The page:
Major interest in the Antarctic’s marine living resources developed after the 1959 Antarctic Treaty. Species caught include krill (Euphausia superba), which has dominated the reported landings since early 1980s, rockcod (Notothenia rossii, Lepidonotothen squamifrons), icefish (Champsocephalus gunnari, Chaenodraco wilsoni) and toothfish (Dissostichus mawsoni).
The catch data from this LME are too crude for ecosystem indicators such as PPR, MTI or FiB index to be computed.
Marine Trophic Index and Fishing-in-Balance index:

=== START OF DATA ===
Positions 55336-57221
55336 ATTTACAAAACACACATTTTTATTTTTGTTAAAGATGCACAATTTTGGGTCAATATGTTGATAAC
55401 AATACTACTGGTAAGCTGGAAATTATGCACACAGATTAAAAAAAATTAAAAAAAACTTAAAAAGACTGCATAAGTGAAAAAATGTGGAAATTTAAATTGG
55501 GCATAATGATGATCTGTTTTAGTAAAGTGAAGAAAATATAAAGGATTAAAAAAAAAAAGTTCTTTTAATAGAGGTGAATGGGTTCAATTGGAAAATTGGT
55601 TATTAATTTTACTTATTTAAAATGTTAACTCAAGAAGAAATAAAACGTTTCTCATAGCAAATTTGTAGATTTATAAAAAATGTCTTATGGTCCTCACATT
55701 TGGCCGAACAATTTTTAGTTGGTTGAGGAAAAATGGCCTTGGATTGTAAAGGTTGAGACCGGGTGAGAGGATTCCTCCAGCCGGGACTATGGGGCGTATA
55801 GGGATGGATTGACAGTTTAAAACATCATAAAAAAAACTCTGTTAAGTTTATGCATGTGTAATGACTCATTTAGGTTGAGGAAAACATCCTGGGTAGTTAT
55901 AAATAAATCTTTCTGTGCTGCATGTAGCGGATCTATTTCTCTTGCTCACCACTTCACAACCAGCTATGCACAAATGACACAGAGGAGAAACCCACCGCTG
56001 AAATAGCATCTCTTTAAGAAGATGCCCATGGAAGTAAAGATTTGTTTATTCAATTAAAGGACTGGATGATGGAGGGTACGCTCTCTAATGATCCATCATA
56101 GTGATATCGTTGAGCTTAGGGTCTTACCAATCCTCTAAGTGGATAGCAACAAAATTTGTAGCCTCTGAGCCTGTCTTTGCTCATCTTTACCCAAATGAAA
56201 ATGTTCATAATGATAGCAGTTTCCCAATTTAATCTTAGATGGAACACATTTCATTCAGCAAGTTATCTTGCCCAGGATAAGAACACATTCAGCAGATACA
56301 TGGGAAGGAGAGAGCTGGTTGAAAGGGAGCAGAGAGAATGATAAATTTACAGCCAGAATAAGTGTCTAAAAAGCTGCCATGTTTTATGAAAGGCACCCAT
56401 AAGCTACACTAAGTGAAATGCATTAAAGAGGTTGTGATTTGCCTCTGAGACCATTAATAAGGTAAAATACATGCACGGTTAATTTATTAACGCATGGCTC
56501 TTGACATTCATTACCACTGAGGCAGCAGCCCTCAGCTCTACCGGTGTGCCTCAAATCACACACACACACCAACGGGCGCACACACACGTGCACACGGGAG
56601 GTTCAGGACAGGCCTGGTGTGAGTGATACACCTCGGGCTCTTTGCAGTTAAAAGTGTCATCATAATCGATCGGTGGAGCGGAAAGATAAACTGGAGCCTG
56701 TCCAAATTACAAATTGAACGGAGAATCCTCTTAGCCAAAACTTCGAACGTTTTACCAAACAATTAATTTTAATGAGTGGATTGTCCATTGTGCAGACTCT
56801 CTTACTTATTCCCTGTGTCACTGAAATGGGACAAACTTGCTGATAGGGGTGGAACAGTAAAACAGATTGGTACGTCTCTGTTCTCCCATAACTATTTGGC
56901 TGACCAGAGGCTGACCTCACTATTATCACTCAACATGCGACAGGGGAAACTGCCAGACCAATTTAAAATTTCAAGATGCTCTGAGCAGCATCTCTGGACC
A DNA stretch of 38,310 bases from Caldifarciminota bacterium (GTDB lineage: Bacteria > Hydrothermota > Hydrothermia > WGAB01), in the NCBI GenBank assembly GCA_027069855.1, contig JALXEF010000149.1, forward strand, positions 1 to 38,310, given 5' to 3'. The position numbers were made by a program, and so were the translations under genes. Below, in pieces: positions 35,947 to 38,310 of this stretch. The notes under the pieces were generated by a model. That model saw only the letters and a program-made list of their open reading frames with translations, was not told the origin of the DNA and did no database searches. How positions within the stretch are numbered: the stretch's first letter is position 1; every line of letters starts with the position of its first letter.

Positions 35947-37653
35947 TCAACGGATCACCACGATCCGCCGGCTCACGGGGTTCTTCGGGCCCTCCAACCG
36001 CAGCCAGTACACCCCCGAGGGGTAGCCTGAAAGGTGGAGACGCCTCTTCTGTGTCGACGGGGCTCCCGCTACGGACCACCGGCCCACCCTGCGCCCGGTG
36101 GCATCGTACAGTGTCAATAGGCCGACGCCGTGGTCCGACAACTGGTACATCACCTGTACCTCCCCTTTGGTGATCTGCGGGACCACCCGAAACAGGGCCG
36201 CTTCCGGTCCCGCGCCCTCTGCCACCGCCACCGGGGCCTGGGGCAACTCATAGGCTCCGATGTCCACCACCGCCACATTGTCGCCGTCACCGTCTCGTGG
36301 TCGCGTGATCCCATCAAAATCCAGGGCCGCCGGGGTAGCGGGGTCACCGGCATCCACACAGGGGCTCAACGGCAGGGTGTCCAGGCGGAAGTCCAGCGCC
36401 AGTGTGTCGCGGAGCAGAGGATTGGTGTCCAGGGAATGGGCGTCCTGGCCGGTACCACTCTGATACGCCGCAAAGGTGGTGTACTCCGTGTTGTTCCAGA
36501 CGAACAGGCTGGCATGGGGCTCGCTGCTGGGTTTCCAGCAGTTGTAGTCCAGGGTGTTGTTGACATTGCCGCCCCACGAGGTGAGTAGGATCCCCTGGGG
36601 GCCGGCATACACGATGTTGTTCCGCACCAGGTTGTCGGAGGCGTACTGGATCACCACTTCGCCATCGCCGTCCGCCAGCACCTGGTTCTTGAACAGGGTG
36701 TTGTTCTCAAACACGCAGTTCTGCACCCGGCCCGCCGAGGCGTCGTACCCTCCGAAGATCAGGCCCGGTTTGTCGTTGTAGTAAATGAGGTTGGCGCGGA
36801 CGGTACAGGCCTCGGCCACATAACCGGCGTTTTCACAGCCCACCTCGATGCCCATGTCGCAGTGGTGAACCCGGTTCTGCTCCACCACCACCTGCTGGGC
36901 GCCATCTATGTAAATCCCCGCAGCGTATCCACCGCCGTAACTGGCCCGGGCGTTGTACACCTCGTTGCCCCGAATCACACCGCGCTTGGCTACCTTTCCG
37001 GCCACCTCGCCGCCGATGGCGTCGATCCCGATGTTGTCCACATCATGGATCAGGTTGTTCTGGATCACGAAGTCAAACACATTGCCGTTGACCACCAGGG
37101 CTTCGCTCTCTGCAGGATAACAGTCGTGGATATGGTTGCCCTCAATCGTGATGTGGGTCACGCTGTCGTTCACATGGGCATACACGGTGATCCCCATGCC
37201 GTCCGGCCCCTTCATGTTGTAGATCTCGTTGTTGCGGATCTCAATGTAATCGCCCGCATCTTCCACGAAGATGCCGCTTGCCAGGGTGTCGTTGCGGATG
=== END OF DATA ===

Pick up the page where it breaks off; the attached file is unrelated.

Although based on partial catches the MTI shows a rapid and strong decline in the 1970s and 1980s, reflecting the transition in landings from fish (mainly rockcod) to krill, while the FiB index remains stable, suggesting that no geographic extension took place since the early 1970s.
Catch from bottom impacting gear:
The percentage of catch from the bottom gear type to the total catch reached its peaks at 70% in 1957 and 1963, respectively. Then, the percentage fluctuated around 1% in recent decade.
The total effective effort reached its peak at 12 million in 1979 and then fluctuated around 4 million in the recent few years.
Catch potential projections (under global warming):